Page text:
PRESS RELEASE: By ANIMALS AUSTRALIA On FEB 22, 2008Animals Australia is calling on the Federal government to revoke the export licence of live export company Emanuel Exports Pty Ltd based on the findings and evidence presented in the recent high profile live export cruelty case.
On February 8th, Magistrate Catherine Crawford found that Emanuel Exports Pty Ltd and two of its directors had breached the WA Animal Welfare Act - but then acquitted the defendants on the basis of inconsistencies between Commonwealth and State law.
"Emanuel's might have been acquitted on a technicality, but serious questions as to the fitness of Emanuel's to hold an export licence have been raised by the finding of the magistrate and the evidence presented by the defence,"said Animals Australia's Executive Director Glenys Oogjes
Animals Australia has written to the Secretary of the Department of Agriculture (DAFF) calling on him to review Emanuel's export licence and to investigate apparent breaches of the exporter's licence revealed in Emanuel's evidence. Animals Australia has also provided DAFF with excerpts from the trial transcript.
"The granting of export licences is subject to a number of considerations. Before granting a licence the Secretary is to have regard to (amongst other things) whether a person in management has been charged with an offence, or whether they have failed to comply with a condition of an export licence."
"Emanuel Exports Pty Ltd, and its directors Mr Daws and Mr Stanton have been charged with an offence - the Magistrate found that the Animal Welfare Act had been breached - and that should have been enough to require the Secretary of DAFF to cancel Emanuel's export licence. As well as that, the trial transcript reveals breaches of Emanuel's export licence which is why we are calling on DAFF to investigate this as a matter of urgency."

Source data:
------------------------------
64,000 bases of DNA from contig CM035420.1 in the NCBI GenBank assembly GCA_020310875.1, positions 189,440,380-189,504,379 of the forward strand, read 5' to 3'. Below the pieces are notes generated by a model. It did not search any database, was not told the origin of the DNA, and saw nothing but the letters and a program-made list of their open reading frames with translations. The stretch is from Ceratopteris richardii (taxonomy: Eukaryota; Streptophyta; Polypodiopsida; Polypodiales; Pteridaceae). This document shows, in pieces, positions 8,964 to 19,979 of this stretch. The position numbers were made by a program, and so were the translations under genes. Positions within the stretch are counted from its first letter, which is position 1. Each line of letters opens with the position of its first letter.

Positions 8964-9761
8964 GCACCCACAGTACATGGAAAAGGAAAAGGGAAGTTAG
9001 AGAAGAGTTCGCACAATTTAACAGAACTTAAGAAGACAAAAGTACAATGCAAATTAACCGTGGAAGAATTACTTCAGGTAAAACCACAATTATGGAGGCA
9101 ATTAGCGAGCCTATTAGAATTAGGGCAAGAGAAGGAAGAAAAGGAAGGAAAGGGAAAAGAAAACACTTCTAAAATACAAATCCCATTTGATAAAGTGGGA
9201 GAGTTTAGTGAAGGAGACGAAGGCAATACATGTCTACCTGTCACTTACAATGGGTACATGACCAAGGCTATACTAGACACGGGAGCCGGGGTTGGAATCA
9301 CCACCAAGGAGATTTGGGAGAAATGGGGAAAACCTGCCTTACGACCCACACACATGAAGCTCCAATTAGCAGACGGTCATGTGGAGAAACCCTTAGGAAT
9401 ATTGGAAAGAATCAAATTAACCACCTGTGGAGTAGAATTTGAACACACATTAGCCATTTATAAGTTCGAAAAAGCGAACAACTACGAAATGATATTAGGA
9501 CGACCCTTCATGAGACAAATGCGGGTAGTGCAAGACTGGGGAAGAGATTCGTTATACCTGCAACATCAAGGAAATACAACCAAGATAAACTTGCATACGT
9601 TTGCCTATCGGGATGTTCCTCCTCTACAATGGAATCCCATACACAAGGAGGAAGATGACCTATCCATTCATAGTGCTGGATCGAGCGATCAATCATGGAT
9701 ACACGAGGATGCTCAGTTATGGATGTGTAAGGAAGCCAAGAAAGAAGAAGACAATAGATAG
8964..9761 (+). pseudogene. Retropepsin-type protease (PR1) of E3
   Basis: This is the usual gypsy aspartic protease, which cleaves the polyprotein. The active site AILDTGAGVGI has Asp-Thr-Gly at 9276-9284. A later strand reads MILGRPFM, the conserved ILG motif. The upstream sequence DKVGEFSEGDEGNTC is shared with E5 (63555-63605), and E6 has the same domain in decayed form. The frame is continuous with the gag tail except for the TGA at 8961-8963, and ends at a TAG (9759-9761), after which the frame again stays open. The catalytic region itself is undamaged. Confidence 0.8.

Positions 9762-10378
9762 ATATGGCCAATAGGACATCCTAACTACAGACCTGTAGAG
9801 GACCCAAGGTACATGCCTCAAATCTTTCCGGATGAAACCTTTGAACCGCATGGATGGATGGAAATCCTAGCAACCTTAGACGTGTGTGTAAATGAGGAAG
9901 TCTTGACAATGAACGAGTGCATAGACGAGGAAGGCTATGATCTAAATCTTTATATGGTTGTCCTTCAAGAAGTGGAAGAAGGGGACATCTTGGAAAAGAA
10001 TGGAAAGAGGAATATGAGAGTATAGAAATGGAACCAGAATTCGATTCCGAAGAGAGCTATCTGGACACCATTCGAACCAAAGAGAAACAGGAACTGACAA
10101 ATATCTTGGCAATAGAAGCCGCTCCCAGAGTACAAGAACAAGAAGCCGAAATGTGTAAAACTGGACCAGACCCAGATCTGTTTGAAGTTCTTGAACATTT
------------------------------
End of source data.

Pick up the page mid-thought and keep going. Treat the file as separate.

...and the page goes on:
At one stage the defence counsel admitted that the arrangement relating to the onboard stockman "doesn't come within a bull's roar" of satisfying Emanuel's obligation under the relevant standard.
This is not the first time that Mr Daws fitness to hold an export licence has been called into question. In 2003, Mr Daws was Managing Director of live export company RETWA when its licence was suspended by DAFF due to four high mortality shipments. On one of those shipments 5,800 sheep died. During this suspension Mr Daws was able to continue to export animals under an export licence held by Emanuel Exports Pty Ltd -- an unacceptable loophole since closed by the Federal government.
"The Australian community's faith in the ability of existing legislation to protect animals subjected to live export has been severely rocked by the inability of the magistrate to convict Emanuel's and Mr Daws despite finding cruelty proven.
"Animals Australia is calling on the Federal government to revoke Emanuel's export licence. Anything less, when they have clearly contravened the government's requirements of exporters, will show that the government is not serious about calling this industry to account.
Click here for more information on the 'Al Kuwait' case.
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